Nano Tools for Leaders® — a collaboration between Wharton Executive Education and Wharton’s Center for Leadership and Change Management — are fast, effective tools that you can learn and start using in less than 15 minutes, with the potential to significantly impact your success.
Adopt a neuroscience-proven tool to improve group decision-making and ensure that your team members work together effectively to create new solutions to tough challenges.
Most leaders would attest that true collaboration — the pooling of knowledge, perspectives, and brainpower of talented people — is a desired yet often elusive outcome. To change that, boosting the likelihood of generating breakthrough results, draw on parallels with improvisational jazz in your team meetings.
Through this approach, all team members get a chance to contribute equally, listening attentively to each other and building on what is emerging, just as improvisational jazz musicians begin with a unison statement of a theme and then different members provide improvised solos of a fixed length. The approach also provides ample space for creativity and exploration. But the ensuing creative collaboration happens within a predefined meeting structure, which keeps the discussion on track.
The jazz process leverages insights from neuroscience, specifically activating team members’ “default mode network” — an interconnected system in our brains that is active when we are not focused on the outside world and that contributes to spontaneous, creative thought and introspection. Simultaneously, it also stimulates their “task execution networks,” which are engaged when we focus on goal-directed actions to “get the job done.” This dual activation enables smooth transitions from thinking outside the box to implementing solutions.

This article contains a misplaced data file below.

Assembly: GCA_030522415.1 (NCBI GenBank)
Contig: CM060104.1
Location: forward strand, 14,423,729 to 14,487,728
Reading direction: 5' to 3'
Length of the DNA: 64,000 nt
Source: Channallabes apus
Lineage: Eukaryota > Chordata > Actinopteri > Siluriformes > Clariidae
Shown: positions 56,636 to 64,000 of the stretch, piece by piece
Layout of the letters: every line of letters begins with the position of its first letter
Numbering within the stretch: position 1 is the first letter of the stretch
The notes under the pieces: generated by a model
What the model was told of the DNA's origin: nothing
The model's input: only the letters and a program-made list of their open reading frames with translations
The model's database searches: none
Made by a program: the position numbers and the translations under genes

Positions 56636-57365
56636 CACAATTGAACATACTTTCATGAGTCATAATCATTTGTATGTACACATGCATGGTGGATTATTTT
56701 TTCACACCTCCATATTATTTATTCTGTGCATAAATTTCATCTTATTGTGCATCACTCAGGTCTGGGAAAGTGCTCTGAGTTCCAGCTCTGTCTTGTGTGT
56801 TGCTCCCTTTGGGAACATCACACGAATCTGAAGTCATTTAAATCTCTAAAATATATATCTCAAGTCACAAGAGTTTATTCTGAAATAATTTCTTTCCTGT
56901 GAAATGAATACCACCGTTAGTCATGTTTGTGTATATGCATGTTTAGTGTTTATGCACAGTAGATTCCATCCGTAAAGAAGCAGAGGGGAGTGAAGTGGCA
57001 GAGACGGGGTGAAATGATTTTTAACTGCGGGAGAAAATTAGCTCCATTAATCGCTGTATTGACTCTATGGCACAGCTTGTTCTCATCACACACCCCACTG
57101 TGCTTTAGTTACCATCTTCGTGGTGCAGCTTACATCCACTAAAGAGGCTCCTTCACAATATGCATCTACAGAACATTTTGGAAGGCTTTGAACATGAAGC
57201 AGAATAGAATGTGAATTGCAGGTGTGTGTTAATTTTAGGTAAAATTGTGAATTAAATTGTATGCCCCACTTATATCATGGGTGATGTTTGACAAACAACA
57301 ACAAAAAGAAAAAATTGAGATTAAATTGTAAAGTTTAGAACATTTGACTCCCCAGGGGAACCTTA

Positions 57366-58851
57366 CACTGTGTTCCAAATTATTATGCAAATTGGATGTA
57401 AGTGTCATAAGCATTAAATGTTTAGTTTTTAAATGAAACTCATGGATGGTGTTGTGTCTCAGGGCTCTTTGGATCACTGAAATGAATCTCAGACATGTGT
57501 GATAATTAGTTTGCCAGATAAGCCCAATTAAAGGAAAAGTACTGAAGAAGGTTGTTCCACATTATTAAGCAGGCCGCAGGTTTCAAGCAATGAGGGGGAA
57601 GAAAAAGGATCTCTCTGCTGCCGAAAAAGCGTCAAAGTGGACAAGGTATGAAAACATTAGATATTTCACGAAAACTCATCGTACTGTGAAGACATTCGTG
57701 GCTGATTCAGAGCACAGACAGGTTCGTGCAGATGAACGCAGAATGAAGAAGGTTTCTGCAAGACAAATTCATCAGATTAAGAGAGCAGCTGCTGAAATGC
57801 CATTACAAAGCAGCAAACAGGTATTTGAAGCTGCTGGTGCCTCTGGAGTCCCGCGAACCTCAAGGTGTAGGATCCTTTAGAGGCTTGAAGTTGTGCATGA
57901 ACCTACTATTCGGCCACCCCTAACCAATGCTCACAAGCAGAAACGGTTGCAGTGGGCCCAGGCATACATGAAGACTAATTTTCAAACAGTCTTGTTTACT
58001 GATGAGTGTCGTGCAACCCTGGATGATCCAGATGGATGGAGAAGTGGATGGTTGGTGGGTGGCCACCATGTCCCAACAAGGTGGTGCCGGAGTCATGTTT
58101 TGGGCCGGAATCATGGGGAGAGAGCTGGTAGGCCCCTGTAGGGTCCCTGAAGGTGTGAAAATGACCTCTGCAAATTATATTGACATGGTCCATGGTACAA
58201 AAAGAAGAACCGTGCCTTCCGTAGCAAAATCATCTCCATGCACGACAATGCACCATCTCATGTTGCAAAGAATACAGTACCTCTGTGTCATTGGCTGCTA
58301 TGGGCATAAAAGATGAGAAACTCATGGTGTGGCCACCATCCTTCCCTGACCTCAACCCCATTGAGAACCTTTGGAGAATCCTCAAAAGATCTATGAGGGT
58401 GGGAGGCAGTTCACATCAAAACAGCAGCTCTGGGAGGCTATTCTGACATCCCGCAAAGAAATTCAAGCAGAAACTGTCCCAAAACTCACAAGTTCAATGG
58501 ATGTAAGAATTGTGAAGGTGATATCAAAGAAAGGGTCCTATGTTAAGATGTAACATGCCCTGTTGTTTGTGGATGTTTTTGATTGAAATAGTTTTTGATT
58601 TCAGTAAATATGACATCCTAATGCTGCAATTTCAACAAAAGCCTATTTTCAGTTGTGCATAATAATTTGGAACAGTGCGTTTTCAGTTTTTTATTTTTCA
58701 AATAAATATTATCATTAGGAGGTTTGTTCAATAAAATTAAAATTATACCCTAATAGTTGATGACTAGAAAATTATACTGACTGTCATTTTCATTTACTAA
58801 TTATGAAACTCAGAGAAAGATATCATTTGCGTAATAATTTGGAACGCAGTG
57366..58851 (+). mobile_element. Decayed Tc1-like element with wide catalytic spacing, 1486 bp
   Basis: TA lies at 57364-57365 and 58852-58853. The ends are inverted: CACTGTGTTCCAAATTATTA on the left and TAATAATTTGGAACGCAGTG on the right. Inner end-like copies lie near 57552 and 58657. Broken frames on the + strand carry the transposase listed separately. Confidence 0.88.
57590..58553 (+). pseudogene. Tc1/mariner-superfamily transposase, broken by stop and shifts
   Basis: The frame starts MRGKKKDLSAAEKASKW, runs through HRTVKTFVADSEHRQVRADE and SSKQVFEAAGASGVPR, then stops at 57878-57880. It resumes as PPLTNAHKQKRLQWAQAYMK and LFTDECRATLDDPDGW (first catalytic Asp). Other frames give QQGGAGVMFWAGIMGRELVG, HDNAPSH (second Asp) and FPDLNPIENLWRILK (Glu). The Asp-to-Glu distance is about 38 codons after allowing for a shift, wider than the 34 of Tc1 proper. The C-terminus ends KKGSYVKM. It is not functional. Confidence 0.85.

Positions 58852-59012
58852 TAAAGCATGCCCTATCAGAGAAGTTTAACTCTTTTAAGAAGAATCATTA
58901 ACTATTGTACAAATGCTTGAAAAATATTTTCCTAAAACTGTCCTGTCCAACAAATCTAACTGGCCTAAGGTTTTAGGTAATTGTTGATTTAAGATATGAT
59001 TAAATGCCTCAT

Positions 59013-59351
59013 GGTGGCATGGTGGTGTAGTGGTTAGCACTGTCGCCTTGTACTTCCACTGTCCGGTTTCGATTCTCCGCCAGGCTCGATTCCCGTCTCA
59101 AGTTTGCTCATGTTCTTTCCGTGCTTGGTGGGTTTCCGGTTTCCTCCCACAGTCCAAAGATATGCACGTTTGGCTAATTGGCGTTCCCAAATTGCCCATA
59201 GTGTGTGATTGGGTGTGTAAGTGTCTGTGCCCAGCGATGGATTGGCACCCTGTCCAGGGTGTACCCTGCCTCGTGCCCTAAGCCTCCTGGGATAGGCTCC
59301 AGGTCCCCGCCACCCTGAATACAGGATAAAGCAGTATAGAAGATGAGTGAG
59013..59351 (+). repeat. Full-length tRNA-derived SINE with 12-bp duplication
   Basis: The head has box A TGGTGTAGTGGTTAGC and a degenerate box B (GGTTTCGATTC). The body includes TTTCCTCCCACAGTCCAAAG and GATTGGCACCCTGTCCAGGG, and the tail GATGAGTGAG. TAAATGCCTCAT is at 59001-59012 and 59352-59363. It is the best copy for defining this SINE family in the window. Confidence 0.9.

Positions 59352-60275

For management teams, this jazz-based tool, developed by Per Hugander, can be very effective for addressing complex challenges that have stalled progress. It is also effective as a starting point when people from different departments in an organization gather to collaborate on solving a problem or exploring new opportunities. Before you begin, let people know you’ll be using an innovative new approach, based on proven neuroscience principles. Select a facilitator for the team meeting who uses a timer to ensure that the structure is adhered to throughout the process.
1. Shift to an explorer’s mindset.
The facilitator begins by pointing out that engaging brain processes that promote creativity and idea generation begins with the right mindset. The emphasis should be on exploring the problem rather than solving it.
2. Introduce the topic and reflect on it.
One team member briefly introduces the topic (e.g., a new app that could impact sales), followed by a few minutes of silent, individual reflection by all group members, using prompts such as, “What is my perspective on this topic?” and “What are important factors to consider?”
3. Take a new perspective.
Research has shown that perspective-taking may be key to unlocking the creative potential of diverse teams. An initial round of perspective-taking is a powerful tool to launch the conversation. Each team member shares what they think is important for about three minutes, while the others actively try to understand the topic from the speaker’s perspective by using their imagination and asking curious questions. Seeing a challenge from different perspectives allows team members to gain a more rich and nuanced understanding of the challenge.